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GSO 8" f/4 Newtonian + Baader Coma Corrector

I have a used a lot of telescopes over the years, from a simple 4 inch Newtonian to a very powerful 14 inch classical cassegrain. Today, I use a 4.1 inch Traveller from AstroPhysics and a 7.1 inch custom-made Maksutov-Newtonian from APM in Germany. Both instruments ride together on an AP1200 QMD mount. For high resolution planet pictures made with the MN, feel free to visit the sites of APM USA, some are available online on that site.

Most recently I acquired a Nikon D100 digital reflex camera and a Starlight Xpress CCD. So I went shopping for a portable mount and a fast, but reasonably sized telescope to escape to the dark skies, away from the city. For the mount, I settled for the well-known original Super Polaris DX mount, a GEM, heavy enough to support some weight, but not too heavy to drag down the appartment building to my car. I added a used Skysensor 2000 PC for automated GOTO functionality. I won't review the mount here, it is, as mentioned, well known, and works flawlessly.

For the telescope, I hesitated between one of Meade's new Schmidt-Newtonians, and a classical Newton telescope. Given Schmidt correctors tend to accumulate dew much faster than a Newtonian secondary, and not willing to take along yet another electronics system to prevent dew, my choice became a fast Newtonian. Price was very acceptable and (in Europe) less than a Meade SN 8 tube assembly.

Wolfi Rainsburg, of Telescope Service recommended a GSO 8 inch f/4 (after I had received a really bad 8 inch f/4 before, don't ask me what brand it was, I don't know. All I know is that it costed less than a good eyepiece). So I asked him to ship me the GSO, together with a Baader coma corrector.

Putting the telescope on my AP1200 mount for testing proved to be easy with the supplied tube rings.

Collimation in an f4 telescope is extremely critical, so I took my time to do it right immediately. I took out the mirror from it's cell and put a mark in the center to aid with collimation. During daytime, I aligned the secondary with the focuser, and the primary later on, all with a Cheshire eyepiece. Collimattion proved easy, because the secondary support has 3 good accessible screws and one centerbolt, and the primary mirror cell is of the push-pull design, with thumbscrews, making the need of hex tools or screwdrivers unnecessary. Also, because of the short tube, it's an easy one man's job.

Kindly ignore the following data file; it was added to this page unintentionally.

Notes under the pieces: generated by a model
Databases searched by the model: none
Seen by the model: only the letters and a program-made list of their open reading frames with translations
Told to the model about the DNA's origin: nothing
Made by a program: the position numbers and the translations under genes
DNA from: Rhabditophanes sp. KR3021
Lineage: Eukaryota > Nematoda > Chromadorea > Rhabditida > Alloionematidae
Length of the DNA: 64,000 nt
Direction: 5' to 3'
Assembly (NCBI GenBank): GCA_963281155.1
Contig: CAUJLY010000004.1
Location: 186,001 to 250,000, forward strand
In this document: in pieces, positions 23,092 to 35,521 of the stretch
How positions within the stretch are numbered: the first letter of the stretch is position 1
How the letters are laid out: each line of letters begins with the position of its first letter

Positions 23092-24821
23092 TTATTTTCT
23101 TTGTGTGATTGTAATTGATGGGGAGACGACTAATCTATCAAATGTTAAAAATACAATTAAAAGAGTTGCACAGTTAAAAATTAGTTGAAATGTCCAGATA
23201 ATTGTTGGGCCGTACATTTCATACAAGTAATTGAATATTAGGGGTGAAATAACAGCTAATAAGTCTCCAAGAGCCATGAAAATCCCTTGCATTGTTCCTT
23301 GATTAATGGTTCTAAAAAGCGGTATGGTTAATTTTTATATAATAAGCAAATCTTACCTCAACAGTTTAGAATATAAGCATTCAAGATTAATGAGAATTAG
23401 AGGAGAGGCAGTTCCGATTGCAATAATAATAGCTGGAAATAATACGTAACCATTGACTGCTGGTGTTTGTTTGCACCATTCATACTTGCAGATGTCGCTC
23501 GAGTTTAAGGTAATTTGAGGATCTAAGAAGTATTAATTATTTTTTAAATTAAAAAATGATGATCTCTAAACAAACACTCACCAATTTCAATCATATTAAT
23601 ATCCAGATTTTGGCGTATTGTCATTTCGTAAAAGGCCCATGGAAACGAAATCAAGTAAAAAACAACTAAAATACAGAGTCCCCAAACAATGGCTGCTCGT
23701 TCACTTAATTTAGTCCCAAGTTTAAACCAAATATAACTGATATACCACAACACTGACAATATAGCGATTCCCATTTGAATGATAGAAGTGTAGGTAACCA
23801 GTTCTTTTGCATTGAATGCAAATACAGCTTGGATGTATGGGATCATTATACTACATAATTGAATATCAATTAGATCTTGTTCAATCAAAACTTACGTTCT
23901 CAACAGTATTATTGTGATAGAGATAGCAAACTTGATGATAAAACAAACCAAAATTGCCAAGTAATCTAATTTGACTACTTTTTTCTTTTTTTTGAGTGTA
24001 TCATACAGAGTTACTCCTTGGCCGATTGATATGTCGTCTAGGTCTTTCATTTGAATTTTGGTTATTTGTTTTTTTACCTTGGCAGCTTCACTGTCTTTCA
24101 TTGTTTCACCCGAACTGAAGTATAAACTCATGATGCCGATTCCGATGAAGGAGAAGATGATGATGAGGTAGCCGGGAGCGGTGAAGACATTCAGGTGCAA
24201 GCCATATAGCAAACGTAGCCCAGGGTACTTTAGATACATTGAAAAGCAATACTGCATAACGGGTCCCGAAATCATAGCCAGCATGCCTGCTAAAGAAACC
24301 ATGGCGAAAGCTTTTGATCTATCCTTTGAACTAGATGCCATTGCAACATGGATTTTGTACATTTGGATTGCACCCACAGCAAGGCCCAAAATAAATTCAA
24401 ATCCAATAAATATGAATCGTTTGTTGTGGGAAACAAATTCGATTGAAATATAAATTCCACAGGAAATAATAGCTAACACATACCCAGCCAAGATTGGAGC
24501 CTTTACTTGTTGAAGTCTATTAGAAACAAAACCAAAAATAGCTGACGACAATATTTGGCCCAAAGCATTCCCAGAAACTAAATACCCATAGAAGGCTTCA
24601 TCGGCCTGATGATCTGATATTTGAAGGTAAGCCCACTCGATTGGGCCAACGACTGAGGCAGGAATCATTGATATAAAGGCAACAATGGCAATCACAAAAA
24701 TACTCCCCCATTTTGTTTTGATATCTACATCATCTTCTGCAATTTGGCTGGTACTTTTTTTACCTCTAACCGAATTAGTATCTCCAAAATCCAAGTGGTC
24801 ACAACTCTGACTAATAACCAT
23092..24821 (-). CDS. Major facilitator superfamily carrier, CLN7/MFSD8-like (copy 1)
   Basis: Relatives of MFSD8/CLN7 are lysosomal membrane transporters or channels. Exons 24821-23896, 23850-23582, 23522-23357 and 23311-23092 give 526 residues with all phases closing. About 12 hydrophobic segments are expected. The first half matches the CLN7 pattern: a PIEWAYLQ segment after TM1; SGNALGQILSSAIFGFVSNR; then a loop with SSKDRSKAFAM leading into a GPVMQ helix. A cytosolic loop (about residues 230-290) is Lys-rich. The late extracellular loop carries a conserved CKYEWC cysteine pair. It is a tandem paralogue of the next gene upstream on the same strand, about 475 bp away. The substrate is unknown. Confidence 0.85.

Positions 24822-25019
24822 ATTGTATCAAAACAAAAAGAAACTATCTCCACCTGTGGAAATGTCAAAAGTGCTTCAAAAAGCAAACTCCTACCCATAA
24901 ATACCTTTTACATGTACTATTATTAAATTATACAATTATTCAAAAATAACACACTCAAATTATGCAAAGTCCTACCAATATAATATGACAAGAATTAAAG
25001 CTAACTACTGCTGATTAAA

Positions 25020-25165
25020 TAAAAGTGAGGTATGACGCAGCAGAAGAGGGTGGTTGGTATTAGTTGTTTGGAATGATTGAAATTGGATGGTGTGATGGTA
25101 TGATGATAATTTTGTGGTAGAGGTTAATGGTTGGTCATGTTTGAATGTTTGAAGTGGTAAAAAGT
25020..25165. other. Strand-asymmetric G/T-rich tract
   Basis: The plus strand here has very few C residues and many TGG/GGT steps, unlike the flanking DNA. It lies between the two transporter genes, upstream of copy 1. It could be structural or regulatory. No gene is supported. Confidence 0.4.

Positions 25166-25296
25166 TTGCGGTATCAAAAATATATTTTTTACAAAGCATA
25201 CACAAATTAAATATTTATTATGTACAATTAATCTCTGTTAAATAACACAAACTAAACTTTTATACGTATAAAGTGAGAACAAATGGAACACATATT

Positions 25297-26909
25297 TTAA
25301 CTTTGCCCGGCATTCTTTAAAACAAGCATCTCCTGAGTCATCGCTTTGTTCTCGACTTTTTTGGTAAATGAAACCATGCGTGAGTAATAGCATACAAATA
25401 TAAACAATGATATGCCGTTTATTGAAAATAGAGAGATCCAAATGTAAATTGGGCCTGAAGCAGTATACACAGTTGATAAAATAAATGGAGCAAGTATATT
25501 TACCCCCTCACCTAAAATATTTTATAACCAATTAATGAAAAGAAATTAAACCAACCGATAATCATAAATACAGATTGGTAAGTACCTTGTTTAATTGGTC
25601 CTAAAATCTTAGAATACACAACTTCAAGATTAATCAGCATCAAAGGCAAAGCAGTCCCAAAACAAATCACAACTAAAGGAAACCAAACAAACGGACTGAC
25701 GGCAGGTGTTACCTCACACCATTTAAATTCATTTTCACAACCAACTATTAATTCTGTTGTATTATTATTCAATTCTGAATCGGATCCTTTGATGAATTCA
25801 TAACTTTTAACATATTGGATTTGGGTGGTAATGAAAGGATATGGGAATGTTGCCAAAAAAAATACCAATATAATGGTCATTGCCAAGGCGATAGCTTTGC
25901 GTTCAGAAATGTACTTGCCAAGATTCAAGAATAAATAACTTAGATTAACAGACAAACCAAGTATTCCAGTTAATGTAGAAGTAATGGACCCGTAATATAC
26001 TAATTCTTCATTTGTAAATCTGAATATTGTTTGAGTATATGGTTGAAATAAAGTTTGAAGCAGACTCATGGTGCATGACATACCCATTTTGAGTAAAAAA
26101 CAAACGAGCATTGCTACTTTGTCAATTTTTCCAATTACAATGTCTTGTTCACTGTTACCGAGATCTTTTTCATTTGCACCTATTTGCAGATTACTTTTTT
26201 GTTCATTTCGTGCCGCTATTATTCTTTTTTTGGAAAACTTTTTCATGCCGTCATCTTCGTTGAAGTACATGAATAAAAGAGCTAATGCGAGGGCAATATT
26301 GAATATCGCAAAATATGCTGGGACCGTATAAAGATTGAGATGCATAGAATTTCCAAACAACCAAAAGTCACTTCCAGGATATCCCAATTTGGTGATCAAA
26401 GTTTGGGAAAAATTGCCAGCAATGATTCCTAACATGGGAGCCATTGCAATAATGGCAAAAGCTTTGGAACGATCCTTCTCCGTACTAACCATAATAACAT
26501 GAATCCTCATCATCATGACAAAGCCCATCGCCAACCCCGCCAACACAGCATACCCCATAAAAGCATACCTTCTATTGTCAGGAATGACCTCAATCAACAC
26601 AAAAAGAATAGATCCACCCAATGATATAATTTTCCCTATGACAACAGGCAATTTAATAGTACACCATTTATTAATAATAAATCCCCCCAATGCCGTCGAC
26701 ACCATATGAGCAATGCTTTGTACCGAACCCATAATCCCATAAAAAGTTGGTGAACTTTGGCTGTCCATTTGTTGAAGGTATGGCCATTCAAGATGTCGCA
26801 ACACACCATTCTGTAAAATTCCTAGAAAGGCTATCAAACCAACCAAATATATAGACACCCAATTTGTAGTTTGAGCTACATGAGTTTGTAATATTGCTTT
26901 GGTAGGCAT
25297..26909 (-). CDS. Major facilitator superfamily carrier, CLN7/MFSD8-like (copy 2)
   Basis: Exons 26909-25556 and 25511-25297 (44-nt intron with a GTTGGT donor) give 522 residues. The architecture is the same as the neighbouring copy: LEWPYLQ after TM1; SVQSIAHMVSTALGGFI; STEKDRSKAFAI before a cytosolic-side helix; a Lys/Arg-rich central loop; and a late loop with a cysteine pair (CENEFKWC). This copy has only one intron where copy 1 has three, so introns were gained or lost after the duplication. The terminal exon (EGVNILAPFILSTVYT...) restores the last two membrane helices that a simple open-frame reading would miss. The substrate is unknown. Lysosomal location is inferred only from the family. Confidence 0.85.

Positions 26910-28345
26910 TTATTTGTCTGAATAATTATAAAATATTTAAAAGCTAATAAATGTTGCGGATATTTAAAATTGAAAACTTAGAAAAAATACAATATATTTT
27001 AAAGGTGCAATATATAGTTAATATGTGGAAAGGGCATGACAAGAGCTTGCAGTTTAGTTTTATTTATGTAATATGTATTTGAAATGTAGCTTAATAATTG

Next came the startest. I had to tweak the collimation of the primary just a little bit on a magnitude 2 star before alignment was perfect. Racking in and out showed nice diffraction patterns, but triangular... Obviously, there was stress on one of the mirrors. I had to take out the primary mirror to notice the clips were too tight and created the triangular diffraction pattern. Loosening them solved that issue. Back to the startest...

The patterns looked far better now, with no obvious errors like zones, turned down edge or spherical aberrations. I can say the optics are diffraction limited. Which also shows when focusing. Stars snap into focus without doubt or hesitation. I could easily use silly magnifications of 600x without "breaking" the image or it getting overly soft.

Of course the fast f/4 focal ratio creates coma as soon as you get away from the center of the field of view. Comes in the Baader Coma Corrector, made by Celestron. Plugging in this device into the 2 inch focuser turns the fast Newtonian into a dream instrument. Stars are pinpoint up to the edge of the field, with coma hardly noticable in good eyepieces.

I made some test pictures with a Nikon D100 digital camera (3000x2000) pixels, and they came out real nice, with small, pinpoint stars up to the edge of the frame (see image of Saturn). Weather has not allowed yet to make more pictures, but I have no reason to doubt the performance at the f/4 Newtonian focus.

Being suprized of the good performance, and because the 2 1/4 inch secondary does not give extreme obstruction, I turned the telescope towards Saturn. In reasonable seeing, the image of the planet through this 8 inch f/4 was amazing. Cassini division was visible all around the globe, also in front of the planet with subbtle color on the surface of Saturn. Several belts were visible on the planet. First test images with a webcam proved that the 8 inch was also a solid performer on planets! Is it as good as my 7 inch Maksutov-Newton? No, but it certainly is more than satisfying for the occasional planet observer. One doesn't expect this kind of performance in a fast and cheap Newtonian.

Let's summarize the review now.

What I liked:

  • price
  • excellent optics
  • solid performer for fast deep-sky photography with CCD or film, when used with coma corrector
  • very good performance on planets as well
  • easy to collimate
  • again, price

What I disliked:

  • 2 inch focuser is not state of the art, has some shifting when changing directions, but will do if needed
  • tube mounting rings could be a bit heavier

What I don't know:

Did I get a sample from the right side of the quality curve or is this typical for these telescopes?... dunno.

Dominique Dierick


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